- NewsThe Telegraph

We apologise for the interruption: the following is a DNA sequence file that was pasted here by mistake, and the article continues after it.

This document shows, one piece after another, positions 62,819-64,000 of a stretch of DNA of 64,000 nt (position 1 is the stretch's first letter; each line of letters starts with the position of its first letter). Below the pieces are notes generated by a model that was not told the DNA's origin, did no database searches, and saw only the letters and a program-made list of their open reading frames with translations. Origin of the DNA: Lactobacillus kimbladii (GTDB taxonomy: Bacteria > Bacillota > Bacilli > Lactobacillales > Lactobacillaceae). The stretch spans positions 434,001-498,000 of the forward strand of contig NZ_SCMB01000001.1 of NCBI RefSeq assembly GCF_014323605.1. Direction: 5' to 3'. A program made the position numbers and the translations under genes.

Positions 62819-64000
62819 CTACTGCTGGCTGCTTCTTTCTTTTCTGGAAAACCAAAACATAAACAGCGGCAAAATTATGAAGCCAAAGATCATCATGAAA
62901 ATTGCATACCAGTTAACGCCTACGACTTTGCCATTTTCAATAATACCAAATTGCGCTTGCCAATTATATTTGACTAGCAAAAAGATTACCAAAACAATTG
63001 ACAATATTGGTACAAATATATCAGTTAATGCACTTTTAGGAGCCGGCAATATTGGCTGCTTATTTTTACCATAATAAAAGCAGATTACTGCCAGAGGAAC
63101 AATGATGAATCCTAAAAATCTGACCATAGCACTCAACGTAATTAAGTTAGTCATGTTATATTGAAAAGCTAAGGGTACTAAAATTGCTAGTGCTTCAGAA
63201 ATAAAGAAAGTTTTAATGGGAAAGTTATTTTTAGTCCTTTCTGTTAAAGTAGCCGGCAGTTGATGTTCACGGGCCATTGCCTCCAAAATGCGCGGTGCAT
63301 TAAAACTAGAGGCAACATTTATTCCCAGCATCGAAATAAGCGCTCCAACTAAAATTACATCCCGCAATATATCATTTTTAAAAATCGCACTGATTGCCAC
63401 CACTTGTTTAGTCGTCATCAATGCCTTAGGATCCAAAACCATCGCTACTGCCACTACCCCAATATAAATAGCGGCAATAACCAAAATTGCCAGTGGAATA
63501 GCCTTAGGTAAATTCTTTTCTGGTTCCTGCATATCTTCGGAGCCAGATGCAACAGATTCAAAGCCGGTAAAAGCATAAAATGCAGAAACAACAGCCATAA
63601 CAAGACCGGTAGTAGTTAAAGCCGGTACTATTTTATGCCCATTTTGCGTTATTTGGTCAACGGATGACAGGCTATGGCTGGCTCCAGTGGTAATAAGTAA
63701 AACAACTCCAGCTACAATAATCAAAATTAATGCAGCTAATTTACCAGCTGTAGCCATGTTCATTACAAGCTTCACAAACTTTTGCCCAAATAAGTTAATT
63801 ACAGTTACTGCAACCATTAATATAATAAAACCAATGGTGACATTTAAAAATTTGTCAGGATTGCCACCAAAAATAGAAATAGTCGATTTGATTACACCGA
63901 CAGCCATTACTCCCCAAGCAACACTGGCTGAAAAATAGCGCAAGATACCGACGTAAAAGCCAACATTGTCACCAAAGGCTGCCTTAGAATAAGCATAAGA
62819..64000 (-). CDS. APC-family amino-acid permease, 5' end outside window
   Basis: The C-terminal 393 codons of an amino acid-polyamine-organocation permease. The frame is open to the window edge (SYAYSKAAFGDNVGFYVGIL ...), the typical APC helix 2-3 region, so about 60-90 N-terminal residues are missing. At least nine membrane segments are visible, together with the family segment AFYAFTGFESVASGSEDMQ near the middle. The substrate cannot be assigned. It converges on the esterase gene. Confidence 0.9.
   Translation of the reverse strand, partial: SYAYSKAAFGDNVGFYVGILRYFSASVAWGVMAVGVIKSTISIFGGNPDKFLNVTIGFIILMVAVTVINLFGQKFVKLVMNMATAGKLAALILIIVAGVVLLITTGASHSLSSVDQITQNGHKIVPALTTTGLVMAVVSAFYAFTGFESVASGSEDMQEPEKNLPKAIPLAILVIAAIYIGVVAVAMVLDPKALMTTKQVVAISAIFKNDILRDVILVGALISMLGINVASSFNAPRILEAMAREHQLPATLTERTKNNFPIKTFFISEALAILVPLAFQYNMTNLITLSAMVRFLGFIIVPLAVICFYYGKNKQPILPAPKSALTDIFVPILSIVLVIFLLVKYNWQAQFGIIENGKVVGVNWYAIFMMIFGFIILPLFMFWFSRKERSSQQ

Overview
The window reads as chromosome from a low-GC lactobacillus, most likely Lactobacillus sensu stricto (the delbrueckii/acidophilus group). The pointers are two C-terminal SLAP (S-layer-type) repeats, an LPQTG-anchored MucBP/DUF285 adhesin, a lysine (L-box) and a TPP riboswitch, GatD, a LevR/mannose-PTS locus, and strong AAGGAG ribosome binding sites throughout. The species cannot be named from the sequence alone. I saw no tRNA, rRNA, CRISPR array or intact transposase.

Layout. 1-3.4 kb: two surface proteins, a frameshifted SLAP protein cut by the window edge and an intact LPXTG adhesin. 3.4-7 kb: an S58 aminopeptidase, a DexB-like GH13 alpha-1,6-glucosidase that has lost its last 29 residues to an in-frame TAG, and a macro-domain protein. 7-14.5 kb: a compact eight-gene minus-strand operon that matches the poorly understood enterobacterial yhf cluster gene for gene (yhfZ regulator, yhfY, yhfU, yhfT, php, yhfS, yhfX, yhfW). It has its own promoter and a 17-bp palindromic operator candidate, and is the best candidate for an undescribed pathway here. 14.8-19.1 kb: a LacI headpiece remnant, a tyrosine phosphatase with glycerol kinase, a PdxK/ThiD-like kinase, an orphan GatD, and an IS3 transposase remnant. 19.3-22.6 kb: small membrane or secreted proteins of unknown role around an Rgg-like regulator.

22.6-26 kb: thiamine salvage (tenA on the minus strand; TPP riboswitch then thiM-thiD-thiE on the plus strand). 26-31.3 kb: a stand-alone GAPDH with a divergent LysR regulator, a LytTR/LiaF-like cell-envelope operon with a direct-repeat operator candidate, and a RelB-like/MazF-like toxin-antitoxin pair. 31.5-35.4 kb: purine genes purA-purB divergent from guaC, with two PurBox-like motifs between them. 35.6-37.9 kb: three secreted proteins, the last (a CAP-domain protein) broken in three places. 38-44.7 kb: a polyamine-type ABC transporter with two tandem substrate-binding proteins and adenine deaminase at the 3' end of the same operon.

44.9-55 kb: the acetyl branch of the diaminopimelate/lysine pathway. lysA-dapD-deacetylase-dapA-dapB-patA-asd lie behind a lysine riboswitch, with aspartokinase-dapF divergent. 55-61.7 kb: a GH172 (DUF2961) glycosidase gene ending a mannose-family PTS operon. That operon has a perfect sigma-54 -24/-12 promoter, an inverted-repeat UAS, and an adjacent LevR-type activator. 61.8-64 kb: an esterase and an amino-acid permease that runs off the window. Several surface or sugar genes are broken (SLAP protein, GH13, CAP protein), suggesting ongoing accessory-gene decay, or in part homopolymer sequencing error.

HMS Queen Elizabeth faces a high risk of “incidents” when it is deployed to the South China Sea, experts have warned. It comes as China said recently that it would carry out "necessary measures to safeguard its sovereignty", after it was confirmed that the aircraft carrier, which will be escorted by two Type 45 destroyers, two Type 23 frigates, a nuclear submarine, a Tide-class tanker and RFA Fort Victoria, would travel to the region in its first operational mission. When Boris Johnson was foreign secretary in 2018 he said: “One of the first things we will do with the two new colossal aircraft carriers that we have just built is send them on a freedom of navigation operation to this area, to vindicate our belief in the rules-based international system, and in the freedom of navigation through those waterways which are absolutely vital for world trade.” However, Charles Parton, OBE, senior associate fellow at Royal United Services Institute for Defence and Security Studies (RUSI) a British defence and security think tank, warned on Tuesday that as there are more sailings “through the South China Sea we will see more tensions around them, and therefore a greater risk of an incident”. Meia Nouwens, senior fellow for Chinese Defence Policy and Military Modernisation at The International Institute for Strategic Studies, also told the Commons Defence Select Committee that China’s “development of submersibles and unmanned underwater vehicles present an added challenge”. She said: “We know China is developing these capabilities. Where this goes … will be an added challenge in terms of how we deal with grey zone tactics.” Ms Nouwens also noted “the uptick in tempo of exercises” being seen from China and warned that the greater number of air incursions from the People’s Liberation Army, both with different special mission and combat aircraft, was something the UK “should be careful of”. She said so far there have been 44 incursions by the Chinese in 2021, which have been “multiple at both day and night time”. Moreover, Ms Nouwens cautioned that the “vast uptick in types and numbers of these exercises really increases the risk of miscalculation, misunderstanding and misinterpretation, and that’s something we should be careful of.”